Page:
There have also been other near calls in addition to the crashes. Verstappen drove Hamilton wide at Turn 1 at Imola as he wrestled the lead away from him. Hamilton’s rationale would be vital later at Silverstone, when he refused to yield for Verstappen.
The most notable occurred in November at the Brazilian Grand Prix, when Verstappen drove Hamilton wide while protecting the lead. To escape the collision, Hamilton moved wide, as he believed Verstappen could and should have done to prevent the incident at the British Grand Prix.
The FIA did not sanction Verstappen’s action, and Mercedes unsuccessfully appealed. Although Verstappen was handed a five-second penalty for a similar incident in Saudi Arabia last weekend, the judgment seems to have set the precedent for what is and isn’t acceptable when racing in this weekend’s final race.
Anger that is justified
This year, the ferocity of the on-track struggle has often spilled over into the media. Things have been extremely unpleasant at times over the last several months.
Hamilton has made no secret of his disdain for Verstappen’s style, claiming last week that his adversary believes F1’s regulations do not apply to him and that he is constantly racing “beyond the edge.” Verstappen can be abrasive with the media when it comes to sensitive topics, but he has been quite reserved in his comments regarding Hamilton. However, he is not afraid to criticize F1’s stewards. He remarked last week that the Saudi Arabian Grand Prix was “not Formula One” and that it was an example of the sport’s over-regulation.
The fact that Hamilton and Verstappen’s respective bosses, Wolff and Horner, have clashed on many occasions adds to the drama of this title race. The rivalry between them is extremely serious, and it is on a far larger scale than the rivalry between Hamilton and Verstappen.
The shots that the two have exchanged have resulted in some spectacular soundbites and headlines. Last year, Wolff called Horner a “windbag,” and this year, Horner compared Wolff to a pantomime villain. Horner has also taken advantage of the situation to claim that Wolff “inherited” the powerful Mercedes team from Ross Brawn, who stepped down as team head in 2013.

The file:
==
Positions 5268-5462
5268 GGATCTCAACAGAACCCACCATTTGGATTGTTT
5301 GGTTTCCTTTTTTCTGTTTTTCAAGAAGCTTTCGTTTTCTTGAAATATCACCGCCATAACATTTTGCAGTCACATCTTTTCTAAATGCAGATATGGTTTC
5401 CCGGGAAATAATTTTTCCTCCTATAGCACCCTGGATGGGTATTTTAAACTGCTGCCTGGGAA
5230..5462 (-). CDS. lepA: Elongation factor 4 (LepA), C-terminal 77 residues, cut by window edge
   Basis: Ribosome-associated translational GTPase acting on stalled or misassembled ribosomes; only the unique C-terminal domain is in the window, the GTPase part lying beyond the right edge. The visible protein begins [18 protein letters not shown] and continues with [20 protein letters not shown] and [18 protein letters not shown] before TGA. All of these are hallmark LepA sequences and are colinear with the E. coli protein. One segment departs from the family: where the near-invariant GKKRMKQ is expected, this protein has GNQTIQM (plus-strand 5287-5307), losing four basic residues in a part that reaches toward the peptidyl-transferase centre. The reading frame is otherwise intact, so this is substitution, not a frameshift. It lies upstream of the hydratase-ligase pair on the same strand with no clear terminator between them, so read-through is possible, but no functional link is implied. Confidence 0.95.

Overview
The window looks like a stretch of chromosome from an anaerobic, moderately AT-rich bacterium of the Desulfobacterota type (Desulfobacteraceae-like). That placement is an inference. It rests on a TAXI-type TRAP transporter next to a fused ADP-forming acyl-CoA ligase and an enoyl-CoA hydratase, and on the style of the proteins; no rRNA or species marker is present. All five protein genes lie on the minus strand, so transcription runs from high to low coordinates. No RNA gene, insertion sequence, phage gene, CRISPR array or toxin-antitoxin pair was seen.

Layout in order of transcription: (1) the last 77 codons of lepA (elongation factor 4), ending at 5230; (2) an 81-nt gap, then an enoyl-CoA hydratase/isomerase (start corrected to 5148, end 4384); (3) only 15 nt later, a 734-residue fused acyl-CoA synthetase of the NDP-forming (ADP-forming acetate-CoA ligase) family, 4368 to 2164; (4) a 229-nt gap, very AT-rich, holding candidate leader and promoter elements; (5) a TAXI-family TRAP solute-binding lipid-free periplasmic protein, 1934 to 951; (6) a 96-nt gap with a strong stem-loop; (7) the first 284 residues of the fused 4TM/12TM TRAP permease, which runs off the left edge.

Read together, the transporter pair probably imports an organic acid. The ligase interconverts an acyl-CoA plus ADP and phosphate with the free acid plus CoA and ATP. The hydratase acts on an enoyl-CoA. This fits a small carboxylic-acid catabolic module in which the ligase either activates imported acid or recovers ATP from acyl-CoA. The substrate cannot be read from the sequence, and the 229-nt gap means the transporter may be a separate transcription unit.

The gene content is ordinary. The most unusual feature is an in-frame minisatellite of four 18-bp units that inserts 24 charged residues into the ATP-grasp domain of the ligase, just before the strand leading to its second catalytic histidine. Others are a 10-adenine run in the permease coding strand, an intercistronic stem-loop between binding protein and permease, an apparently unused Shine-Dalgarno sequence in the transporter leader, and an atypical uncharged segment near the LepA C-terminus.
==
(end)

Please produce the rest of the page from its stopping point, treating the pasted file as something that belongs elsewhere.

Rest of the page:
This tight relationship was on display in the days preceding up to the Qatar Grand Prix, when Wolff and Horner sat together in a heated news conference and engaged in a war of words on a variety of themes, with a few cheap shots tossed in for good measure.
Toto Wolff and Christian Horner have never been afraid to criticize one other. Getty Images/Dan Istitene
Horner has been particularly good at building tension in the media, but he appeared to trip over himself at the end of the weekend when he received a public slap on the wrist from the FIA for suggesting a “rogue marshal” had waved a yellow flag Verstappen had not slowed down for in qualifying, resulting in Verstappen receiving a grid penalty.
The timing of F1’s run-in surely exacerbated the rivalry. The race this weekend will be the sixth in six weeks (across three continents). With races coming thick and fast recently, it’s seemed like a pressure cooker, with both teams entrenched in opposing and immovable positions against one other.
A winner-takes-all battle
The fact that Verstappen and Hamilton are even on points sets this distinct from so many past championship bouts; the last time this occurred between two title candidates was in 1974. After so many events and races, it’s almost astonishing that they’re so evenly matched.
Whatever happens, it seems to be set up for one last act of drama in some manner, shape, or form.
In Formula One, there have been a number of memorable championship contests that have concluded in spectacular circumstances. In 1989 and 1990, Ayrton Senna and Alain Prost collided twice to determine titles, but both times in the last round of both seasons. Schumacher won and lost championships after colliding with Damon Hill in 1994 and Jacques Villeneuve in 1997, respectively, while Hamilton defeated Felipe Massa to the crown after overtaking Timo Glock at the last turn of the 2008 Brazilian Grand Prix.
But none of them possessed the most apparent selling feature of this championship fight: it was winner-take-all. On paper, it seems like a straightforward idea, but considering how close they’ve been all year and the current debate over racing regulations, there’s been speculation about whether this championship race would finish with another collision between the two.
It would be a tragedy if it ended that way, but considering the events of the year, it seems to be a very possible possibility. However, presuming that this would be the conclusion is an injustice to two drivers who have put in fantastic racing performances all year and are both in this position on merit.
It’s hard to predict which way things will go, as it has been for most of the year.
F1 will celebrate a deserved 2021 world champion on Sunday evening in Abu Dhabi, regardless of how it finishes; how we get there remains to be seen.
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The “f1 standings” is a sporting competition in which drivers compete for the Formula One World Championship. This year, Lewis Hamilton and Max Verstappen have been battling it out for the title of F1’s all-time best driver.